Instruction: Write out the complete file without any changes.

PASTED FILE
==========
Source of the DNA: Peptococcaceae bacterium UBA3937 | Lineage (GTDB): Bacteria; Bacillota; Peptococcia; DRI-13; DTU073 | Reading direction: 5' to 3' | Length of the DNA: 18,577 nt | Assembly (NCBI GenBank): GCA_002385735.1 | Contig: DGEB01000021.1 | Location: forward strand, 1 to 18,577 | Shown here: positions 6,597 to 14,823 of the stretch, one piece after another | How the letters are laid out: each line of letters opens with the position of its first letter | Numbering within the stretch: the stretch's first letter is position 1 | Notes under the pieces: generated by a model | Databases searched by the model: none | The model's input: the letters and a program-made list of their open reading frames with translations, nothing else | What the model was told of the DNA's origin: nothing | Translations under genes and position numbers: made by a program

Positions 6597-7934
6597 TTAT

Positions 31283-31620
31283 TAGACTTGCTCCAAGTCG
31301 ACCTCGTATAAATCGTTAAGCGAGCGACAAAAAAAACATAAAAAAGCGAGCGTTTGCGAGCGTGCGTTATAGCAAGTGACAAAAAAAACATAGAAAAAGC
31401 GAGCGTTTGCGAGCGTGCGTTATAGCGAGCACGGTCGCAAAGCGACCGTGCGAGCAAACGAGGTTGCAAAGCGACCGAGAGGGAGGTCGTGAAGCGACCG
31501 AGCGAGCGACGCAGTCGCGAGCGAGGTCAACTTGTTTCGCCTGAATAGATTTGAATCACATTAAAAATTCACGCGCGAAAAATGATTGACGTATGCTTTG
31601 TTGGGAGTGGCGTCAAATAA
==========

Source of the DNA: Peptococcaceae bacterium UBA3937 | Lineage (GTDB): Bacteria; Bacillota; Peptococcia; DRI-13; DTU073 | Reading direction: 5' to 3' | Length of the DNA: 18,577 nt | Assembly (NCBI GenBank): GCA_002385735.1 | Contig: DGEB01000021.1 | Location: forward strand, 1 to 18,577 | Shown here: positions 6,597 to 14,823 of the stretch, one piece after another | How the letters are laid out: each line of letters opens with the position of its first letter | Numbering within the stretch: the stretch's first letter is position 1 | Notes under the pieces: generated by a model | Databases searched by the model: none | The model's input: the letters and a program-made list of their open reading frames with translations, nothing else | What the model was told of the DNA's origin: nothing | Translations under genes and position numbers: made by a program

Positions 6597-7934
6597 TTAT

Positions 31283-31620
31283 TAGACTTGCTCCAAGTCG
31301 ACCTCGTATAAATCGTTAAGCGAGCGACAAAAAAAACATAAAAAAGCGAGCGTTTGCGAGCGTGCGTTATAGCAAGTGACAAAAAAAACATAGAAAAAGC
31401 GAGCGTTTGCGAGCGTGCGTTATAGCGAGCACGGTCGCAAAGCGACCGTGCGAGCAAACGAGGTTGCAAAGCGACCGAGAGGGAGGTCGTGAAGCGACCG
31501 AGCGAGCGACGCAGTCGCGAGCGAGGTCAACTTGTTTCGCCTGAATAGATTTGAATCACATTAAAAATTCACGCGCGAAAAATGATTGACGTATGCTTTG
31601 TTGGGAGTGGCGTCAAATAA